keywords = "Environment, HIV/AIDS, Rural, Sub-Saharan Africa",
author = "Oramasionwu, {Christine U.} and Daniels, {Kelly R.} and Labreche, {Matthew J.} and Chris Frei",
year = "2011",
month = "7",
doi = "10.3390/ijerph8072967",
language = "English (US)",
volume = "8",
pages = "2967--2979",
journal = "International Journal of Environmental Research and Public Health",
issn = "1661-7827",
publisher = "Multidisciplinary Digital Publishing Institute (MDPI)",
number = "7",

}

TY - JOUR

T1 - The environmental and social influences of HIV/AIDS in Sub-Saharan Africa

T2 - A focus on rural communities

AU - Oramasionwu, Christine U.

AU - Daniels, Kelly R.

AU - Labreche, Matthew J.

AU - Frei, Chris

PY - 2011/7

Y1 - 2011/7

N2 - The Human Immunodeficiency Virus/Acquired Immunodeficiency Syndrome (HIV/AIDS) pandemic has caused far-reaching effects in sub-Saharan Africa. The pandemic has effectively diminished the workforce, increased poverty rates, reduced agricultural productivity, and transformed the structure of many rural households. HIV/AIDS further strains the already fragile relationship between livelihood and the natural and social environments of these regions. Therefore, the objective of this review is to characterize the impact of HIV/AIDS on the environment and the social infrastructure of rural sub-Saharan Africa. There are many aspects of rural life that contribute to disease transmission of HIV/AIDS and that pose unique challenges to the population dynamics in sub-Saharan Africa. Widespread AIDS-related mortality has caused a decrease in population growth for many African countries. In turn, these alterations in population dynamics have resulted in a decrease in the percentage of prime-age working adults, as well as a gender disparity, whereby, females carry a growing burden of household responsibilities. There is a rising proportion of older adults, often females, who assume the role of provider and caretaker for other dependent family members. These changing dynamics have caused many to exploit their natural surroundings, adopting less sustainable land use practices and utilizing protected resources as a primary means of generating revenue.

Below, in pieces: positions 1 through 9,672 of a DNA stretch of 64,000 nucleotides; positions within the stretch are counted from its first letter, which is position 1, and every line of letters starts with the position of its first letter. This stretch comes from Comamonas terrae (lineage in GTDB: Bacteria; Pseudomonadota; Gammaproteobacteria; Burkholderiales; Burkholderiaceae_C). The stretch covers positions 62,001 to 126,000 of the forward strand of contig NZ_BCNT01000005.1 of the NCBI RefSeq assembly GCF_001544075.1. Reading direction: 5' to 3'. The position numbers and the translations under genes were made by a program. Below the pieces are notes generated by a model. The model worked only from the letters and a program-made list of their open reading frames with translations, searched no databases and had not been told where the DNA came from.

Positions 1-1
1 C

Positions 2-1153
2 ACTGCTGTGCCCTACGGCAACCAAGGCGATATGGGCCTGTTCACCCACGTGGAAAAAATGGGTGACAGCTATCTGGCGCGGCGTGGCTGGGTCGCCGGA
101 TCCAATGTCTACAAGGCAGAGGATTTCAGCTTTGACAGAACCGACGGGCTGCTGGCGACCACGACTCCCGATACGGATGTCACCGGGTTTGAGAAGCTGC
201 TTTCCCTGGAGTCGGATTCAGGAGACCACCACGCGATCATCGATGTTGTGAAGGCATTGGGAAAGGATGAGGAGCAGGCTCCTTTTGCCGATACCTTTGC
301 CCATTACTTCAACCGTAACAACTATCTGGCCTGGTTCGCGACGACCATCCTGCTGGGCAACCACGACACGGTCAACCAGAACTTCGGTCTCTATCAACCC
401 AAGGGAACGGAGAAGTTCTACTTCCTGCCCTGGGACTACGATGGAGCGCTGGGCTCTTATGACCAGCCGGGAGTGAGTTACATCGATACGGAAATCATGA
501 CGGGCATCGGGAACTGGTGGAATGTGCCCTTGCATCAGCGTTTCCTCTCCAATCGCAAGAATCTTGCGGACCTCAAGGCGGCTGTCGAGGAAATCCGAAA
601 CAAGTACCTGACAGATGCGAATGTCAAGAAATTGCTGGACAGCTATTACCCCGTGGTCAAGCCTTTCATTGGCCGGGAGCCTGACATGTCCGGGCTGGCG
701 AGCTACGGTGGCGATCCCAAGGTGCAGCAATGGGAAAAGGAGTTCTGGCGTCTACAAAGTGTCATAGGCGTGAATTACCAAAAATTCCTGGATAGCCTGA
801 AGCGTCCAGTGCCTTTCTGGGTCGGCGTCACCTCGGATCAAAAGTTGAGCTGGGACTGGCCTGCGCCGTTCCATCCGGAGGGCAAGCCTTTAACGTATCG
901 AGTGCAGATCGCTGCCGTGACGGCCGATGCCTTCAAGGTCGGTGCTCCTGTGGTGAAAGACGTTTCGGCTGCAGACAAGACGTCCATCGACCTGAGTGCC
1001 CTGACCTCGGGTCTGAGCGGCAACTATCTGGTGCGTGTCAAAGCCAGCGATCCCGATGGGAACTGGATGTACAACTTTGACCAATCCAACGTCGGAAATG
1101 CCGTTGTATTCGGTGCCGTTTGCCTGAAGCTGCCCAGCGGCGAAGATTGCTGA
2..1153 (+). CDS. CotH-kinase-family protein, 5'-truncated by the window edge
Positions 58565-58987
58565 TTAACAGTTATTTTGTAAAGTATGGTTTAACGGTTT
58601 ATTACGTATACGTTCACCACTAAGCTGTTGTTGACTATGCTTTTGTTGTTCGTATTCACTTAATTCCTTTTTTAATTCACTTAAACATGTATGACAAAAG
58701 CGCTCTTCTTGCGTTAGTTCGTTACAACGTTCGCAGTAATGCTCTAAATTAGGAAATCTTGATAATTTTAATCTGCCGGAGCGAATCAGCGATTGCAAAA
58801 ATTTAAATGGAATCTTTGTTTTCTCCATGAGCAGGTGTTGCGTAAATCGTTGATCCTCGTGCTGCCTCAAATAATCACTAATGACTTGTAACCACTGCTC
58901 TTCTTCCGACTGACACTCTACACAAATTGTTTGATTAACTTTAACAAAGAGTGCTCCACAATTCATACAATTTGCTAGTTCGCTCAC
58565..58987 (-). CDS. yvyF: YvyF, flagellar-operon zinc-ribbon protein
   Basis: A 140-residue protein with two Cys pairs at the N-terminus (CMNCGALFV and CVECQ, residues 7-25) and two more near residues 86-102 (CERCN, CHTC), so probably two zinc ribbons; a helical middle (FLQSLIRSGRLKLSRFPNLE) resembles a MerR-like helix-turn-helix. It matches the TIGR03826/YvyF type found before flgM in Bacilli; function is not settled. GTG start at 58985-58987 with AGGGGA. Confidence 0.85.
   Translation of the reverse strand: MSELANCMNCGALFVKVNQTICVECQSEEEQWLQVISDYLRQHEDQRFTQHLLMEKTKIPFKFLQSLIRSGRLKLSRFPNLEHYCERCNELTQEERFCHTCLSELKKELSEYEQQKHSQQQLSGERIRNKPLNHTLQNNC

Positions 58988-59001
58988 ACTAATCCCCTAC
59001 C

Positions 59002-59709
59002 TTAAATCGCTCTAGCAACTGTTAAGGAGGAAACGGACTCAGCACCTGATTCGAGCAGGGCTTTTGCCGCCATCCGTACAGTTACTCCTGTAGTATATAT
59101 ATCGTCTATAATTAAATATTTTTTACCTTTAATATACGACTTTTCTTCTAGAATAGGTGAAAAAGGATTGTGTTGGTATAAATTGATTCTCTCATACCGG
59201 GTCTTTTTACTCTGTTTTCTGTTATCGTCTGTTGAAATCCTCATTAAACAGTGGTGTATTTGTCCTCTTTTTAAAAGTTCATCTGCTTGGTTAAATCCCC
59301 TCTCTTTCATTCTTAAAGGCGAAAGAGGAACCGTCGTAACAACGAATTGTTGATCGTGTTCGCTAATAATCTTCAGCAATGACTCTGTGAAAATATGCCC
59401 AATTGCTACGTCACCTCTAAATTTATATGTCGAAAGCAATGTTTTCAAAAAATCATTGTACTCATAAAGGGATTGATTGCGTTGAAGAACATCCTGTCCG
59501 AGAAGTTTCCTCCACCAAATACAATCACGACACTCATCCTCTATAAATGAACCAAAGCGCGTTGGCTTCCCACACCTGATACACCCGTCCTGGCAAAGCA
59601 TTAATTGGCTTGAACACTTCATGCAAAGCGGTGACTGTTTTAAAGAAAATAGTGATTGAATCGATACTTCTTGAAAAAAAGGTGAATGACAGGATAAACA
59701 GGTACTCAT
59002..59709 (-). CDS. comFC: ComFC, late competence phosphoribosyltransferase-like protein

AB - The Human Immunodeficiency Virus/Acquired Immunodeficiency Syndrome (HIV/AIDS) pandemic has caused far-reaching effects in sub-Saharan Africa. The pandemic has effectively diminished the workforce, increased poverty rates, reduced agricultural productivity, and transformed the structure of many rural households. HIV/AIDS further strains the already fragile relationship between livelihood and the natural and social environments of these regions. Therefore, the objective of this review is to characterize the impact of HIV/AIDS on the environment and the social infrastructure of rural sub-Saharan Africa. There are many aspects of rural life that contribute to disease transmission of HIV/AIDS and that pose unique challenges to the population dynamics in sub-Saharan Africa. Widespread AIDS-related mortality has caused a decrease in population growth for many African countries. In turn, these alterations in population dynamics have resulted in a decrease in the percentage of prime-age working adults, as well as a gender disparity, whereby, females carry a growing burden of household responsibilities. There is a rising proportion of older adults, often females, who assume the role of provider and caretaker for other dependent family members. These changing dynamics have caused many to exploit their natural surroundings, adopting less sustainable land use practices and utilizing protected resources as a primary means of generating revenue.

KW - Environment

KW - HIV/AIDS

KW - Rural

KW - Sub-Saharan Africa

UR - http://www.scopus.com/inward/record.url?scp=79960787264&partnerID=8YFLogxK

UR - http://www.scopus.com/inward/citedby.url?scp=79960787264&partnerID=8YFLogxK

U2 - 10.3390/ijerph8072967

DO - 10.3390/ijerph8072967

M3 - Article

C2 - 21845169

AN - SCOPUS:79960787264

VL - 8

SP - 2967

EP - 2979

JO - International Journal of Environmental Research and Public Health

JF - International Journal of Environmental Research and Public Health

SN - 1661-7827

IS - 7

ER -